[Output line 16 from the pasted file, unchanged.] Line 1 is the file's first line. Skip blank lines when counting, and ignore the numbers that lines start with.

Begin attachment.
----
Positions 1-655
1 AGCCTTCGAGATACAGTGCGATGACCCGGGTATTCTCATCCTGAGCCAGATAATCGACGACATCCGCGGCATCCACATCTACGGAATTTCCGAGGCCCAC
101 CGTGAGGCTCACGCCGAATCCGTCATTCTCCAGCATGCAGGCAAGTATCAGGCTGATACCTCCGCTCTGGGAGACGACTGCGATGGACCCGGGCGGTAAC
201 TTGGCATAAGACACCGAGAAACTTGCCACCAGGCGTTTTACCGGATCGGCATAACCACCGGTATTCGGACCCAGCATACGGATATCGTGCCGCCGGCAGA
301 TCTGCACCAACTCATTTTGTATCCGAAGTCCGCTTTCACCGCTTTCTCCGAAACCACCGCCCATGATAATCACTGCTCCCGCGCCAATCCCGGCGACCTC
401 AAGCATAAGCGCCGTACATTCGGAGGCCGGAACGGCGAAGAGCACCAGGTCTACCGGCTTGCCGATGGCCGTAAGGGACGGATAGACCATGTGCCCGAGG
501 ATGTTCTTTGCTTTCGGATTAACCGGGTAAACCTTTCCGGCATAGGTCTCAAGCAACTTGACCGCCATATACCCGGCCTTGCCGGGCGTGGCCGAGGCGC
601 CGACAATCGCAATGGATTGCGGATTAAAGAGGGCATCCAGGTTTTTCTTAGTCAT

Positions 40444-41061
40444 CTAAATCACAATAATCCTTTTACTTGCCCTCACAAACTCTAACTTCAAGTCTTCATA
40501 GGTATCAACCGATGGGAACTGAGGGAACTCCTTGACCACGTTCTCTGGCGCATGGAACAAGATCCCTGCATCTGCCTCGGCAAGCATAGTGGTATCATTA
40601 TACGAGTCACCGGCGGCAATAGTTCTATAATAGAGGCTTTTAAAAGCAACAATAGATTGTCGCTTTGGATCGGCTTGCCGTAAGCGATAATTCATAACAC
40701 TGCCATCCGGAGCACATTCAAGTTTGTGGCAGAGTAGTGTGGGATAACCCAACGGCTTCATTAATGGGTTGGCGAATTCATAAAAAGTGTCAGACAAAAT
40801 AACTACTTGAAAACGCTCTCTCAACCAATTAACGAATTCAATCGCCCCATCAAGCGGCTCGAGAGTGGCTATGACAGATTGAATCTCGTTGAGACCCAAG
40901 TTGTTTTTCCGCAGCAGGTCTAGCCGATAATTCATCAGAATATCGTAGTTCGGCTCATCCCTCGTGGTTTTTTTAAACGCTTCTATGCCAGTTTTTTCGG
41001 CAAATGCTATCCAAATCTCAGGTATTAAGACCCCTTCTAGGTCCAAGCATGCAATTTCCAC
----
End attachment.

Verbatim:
41001 CAAATGCTATCCAAATCTCAGGTATTAAGACCCCTTCTAGGTCCAAGCATGCAATTTCCAC